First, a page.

BRUSSELS (Reuters) - Aegean Airlines (AGNr.AT) is set to face a lengthy investigation by EU antitrust regulators into its second bid for Olympic Air (MRFr.AT) which could force the Greek carrier to offer more concessions, sources said.
Aegean submitted a set of concessions to the European Commission last month in an attempt to win approval for the deal, but did not provide details.
Merging airlines typically offer to divest slots - or rights to operate specific flights - and give rivals access to frequent flyer programs to allay authorities’ concerns that competition will be reduced by tie-ups.
“The Commission is expected to open an in-depth investigation into the case,” one of the people familiar with the matter said on Thursday.
Such investigations last 90 working days, which would mean the EU competition authority extending its deadline to decide on the deal from April 23 to the second half of the year.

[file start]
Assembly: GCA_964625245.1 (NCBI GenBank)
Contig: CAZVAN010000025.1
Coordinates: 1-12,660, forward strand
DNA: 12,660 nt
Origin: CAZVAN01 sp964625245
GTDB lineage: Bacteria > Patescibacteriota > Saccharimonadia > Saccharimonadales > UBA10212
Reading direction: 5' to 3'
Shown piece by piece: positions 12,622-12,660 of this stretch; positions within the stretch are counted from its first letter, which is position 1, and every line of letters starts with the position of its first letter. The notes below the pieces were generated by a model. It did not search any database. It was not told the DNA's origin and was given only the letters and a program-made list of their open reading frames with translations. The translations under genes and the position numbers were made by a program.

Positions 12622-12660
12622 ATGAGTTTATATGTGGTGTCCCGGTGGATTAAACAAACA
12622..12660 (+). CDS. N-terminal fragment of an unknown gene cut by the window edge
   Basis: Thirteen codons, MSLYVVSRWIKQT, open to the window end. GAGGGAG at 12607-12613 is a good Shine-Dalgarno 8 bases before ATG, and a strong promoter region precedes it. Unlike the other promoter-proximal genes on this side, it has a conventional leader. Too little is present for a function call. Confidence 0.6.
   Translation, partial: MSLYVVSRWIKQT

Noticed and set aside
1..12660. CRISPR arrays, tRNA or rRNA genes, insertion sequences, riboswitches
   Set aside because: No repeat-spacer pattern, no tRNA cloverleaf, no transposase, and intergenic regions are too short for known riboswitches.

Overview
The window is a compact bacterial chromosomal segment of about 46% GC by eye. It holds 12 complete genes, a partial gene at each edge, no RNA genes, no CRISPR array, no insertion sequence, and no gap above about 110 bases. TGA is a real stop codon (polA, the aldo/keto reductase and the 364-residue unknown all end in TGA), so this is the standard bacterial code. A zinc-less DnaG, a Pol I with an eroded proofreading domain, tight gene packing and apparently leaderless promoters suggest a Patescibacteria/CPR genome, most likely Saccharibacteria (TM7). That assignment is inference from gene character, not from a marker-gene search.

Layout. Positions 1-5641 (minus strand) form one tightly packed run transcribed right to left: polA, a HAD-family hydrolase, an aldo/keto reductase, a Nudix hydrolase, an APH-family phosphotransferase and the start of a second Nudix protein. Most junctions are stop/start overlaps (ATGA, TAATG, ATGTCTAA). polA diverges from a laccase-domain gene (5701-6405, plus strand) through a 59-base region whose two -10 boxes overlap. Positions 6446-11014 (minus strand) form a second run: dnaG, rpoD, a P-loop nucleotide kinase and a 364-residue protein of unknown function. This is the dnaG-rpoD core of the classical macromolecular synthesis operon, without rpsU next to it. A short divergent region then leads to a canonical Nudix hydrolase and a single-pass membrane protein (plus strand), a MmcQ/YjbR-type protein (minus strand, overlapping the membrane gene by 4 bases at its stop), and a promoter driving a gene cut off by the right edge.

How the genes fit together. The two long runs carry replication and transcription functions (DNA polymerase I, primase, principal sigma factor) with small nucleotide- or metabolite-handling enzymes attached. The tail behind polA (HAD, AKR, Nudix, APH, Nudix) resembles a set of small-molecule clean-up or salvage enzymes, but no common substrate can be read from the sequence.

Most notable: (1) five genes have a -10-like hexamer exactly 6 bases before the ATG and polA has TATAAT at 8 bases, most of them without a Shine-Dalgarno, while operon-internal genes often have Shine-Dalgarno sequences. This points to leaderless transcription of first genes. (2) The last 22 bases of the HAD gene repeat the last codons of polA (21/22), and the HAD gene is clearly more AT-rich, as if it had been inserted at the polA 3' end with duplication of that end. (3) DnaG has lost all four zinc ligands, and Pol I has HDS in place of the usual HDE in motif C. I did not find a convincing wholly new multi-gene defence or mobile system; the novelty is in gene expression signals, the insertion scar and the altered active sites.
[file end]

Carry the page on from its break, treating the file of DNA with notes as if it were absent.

Aegean sees the 72-million-euro ($94.21 million) deal as crucial for its survival in the shrinking Greek air transport market as the bailed-out country faces a protracted recession.
EU regulators rejected its 170-million-euro offer for debt-ridden Olympic, owned by Marfin Investment Group (MIG) in 2011, citing the proposed merged entity’s quasi-monopoly of the Greek air market and the lack of interest from any prospective rival.
($1 = 0.7642 euros)
Editing by Helen Massy-Beresford